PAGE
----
Narragansett Half Marathon- Easton, MA

I, for one, hate the heat so when it comes to summer running I prefer to log my miles on the “dreadmill” where I can stay (somewhat) cool. I ran my first summer (ok, late Spring) half marathon in Gloucester, MA on June 1 and left feeling dehydrated, nauseous, and fried like an egg. If that’s how I responded to a run that started when the morning temperatures were still on the cooler side, how in the world was I going to survive a race in the dead of summer?

I registered for the July 13th Narragansett Half Marathon in the early spring eager to return to my college town; however, the night prior to the race found me panicked. Had I consumed enough fluids? Would I be able to defeat the treacherous hills of Easton of which I had been forewarned? Would I be the last person on the course because my body told me to walk the entire race? Would I want to turn around and not finish? Damn, I should have registered for the 10K instead! I’ve been in a bit of a running rut lately and was nowhere near ready to run this entire race straight through, but could I handle the race at all? A friend previously mentioned the course was one of the toughest she had experienced. And she’s run the Boston Marathon.

I never experienced nerves before a race until now. Nor had I ever doubted my ability to complete a race until that moment. My goal was simple- don’t push myself, stick to my run/walk ratio, and just finish the race. My competitive nature wholeheartedly rejected that goal, but I knew if I wanted to walk away from the finish line tummy-problem free, I’d have to choose the easy approach.  No sub-2:00 goal for me today.

This Narragansett event consisted of three races: a 5K, 10K, and Half Marathon. All started and ended at Stonehill College, my alma mater.  (Wondered why you were swimming in a sea of purple that day?  It’s the Stonehill color.)  As the announcer counted down to the race start, I had resolved to begin the half marathon and, if the summer sun hit me hard, I would turn around early. Three-two-one…we were off, dashing through the college campus with volunteers telling us we looked great (I would hope so since I haven’t even run a quarter of a mile).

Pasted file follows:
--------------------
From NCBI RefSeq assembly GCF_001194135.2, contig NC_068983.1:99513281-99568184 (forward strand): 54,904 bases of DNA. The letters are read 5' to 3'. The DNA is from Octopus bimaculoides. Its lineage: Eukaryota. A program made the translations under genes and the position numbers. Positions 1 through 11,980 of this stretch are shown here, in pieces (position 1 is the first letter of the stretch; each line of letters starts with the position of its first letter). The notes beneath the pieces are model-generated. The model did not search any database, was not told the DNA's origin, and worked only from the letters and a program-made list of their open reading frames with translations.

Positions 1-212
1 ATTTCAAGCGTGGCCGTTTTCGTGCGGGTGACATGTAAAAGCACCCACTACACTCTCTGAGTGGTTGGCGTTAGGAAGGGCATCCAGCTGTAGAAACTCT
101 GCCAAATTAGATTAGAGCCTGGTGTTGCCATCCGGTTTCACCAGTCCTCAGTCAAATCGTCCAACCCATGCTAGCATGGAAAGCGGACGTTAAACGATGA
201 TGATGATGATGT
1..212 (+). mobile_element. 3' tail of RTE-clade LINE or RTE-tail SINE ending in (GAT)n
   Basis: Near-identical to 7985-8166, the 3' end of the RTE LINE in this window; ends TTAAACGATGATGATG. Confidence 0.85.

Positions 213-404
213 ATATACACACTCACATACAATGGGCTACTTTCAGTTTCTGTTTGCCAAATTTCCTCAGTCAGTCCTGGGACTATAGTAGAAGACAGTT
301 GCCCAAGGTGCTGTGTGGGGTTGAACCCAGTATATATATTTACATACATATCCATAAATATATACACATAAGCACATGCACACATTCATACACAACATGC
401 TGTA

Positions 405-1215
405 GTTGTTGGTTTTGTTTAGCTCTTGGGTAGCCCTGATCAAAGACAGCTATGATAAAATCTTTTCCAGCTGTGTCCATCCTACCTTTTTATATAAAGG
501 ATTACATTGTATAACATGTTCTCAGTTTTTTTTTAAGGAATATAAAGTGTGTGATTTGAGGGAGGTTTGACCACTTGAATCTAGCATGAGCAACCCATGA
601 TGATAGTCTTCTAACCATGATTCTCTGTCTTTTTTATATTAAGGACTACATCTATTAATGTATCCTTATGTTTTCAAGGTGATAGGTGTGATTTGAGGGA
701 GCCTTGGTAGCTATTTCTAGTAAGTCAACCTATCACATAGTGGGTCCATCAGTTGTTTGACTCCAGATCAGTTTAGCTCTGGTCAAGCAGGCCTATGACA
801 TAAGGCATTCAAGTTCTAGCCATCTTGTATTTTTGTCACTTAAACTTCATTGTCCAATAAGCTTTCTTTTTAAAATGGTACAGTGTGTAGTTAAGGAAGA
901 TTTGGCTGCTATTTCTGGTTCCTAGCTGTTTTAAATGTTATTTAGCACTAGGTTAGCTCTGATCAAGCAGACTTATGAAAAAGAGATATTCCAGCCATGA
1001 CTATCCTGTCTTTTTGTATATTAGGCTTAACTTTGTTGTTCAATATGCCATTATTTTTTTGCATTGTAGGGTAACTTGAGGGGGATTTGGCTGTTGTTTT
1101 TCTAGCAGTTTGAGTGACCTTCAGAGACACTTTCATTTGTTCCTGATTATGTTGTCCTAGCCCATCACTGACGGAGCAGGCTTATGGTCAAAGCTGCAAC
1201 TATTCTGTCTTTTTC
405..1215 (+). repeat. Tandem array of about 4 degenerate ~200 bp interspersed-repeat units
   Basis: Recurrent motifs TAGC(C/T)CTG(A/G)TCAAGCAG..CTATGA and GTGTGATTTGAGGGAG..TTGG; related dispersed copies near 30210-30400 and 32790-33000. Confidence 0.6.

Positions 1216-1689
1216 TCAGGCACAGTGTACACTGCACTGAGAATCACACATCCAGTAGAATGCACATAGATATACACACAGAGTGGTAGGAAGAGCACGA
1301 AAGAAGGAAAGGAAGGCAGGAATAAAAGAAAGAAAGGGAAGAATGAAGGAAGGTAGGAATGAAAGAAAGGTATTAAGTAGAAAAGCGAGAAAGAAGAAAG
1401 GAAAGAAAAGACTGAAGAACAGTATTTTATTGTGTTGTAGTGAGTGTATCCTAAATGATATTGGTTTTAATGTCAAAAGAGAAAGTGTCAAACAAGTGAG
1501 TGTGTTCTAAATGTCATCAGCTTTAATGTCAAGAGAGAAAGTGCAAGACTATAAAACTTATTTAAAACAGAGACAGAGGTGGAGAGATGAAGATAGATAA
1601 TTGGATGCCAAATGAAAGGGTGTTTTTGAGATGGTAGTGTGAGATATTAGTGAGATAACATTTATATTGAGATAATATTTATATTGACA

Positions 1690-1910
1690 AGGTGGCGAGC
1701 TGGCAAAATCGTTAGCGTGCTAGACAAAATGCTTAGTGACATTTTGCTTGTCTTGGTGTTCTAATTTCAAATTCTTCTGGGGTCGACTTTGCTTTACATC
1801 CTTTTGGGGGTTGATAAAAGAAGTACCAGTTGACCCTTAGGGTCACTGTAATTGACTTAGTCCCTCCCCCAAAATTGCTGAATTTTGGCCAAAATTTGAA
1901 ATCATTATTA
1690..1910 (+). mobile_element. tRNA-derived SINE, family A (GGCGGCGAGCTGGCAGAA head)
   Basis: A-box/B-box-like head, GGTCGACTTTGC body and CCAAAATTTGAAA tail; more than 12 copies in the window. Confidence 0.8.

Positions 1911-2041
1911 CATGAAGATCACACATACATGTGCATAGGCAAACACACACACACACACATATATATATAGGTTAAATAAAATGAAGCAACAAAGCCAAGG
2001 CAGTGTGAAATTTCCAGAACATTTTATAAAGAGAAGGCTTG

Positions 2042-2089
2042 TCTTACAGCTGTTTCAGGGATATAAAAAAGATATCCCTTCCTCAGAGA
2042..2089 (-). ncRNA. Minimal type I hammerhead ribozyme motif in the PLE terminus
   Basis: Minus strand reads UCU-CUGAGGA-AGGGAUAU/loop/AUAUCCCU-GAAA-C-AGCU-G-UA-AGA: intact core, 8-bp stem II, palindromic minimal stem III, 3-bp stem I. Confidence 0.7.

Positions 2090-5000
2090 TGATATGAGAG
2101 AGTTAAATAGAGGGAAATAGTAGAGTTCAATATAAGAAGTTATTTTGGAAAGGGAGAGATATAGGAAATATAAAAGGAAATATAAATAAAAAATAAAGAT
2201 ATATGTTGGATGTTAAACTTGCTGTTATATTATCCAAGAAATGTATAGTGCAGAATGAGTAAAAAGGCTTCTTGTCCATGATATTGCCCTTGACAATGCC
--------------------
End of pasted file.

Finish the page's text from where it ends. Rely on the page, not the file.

The course led us off of the Stonehill campus to the neighboring sheep pasture for a little trail running action. Once out of the gravel ground of the sheep pasture, we headed back onto the paved road and spent the rest of the race running through neighborhoods and past scenic ponds. The map of the course showed that we would run a few of the same streets twice, once up, once back. I kept waiting for the faster runners to pass me in the oncoming lane but they never showed. That’s when I knew I had come too far to quit. Had I wanted to turn around, I should have done so by mile four. I stepped into my big girl pants and followed the race route with everyone else. Slow and steady just like the tortoise.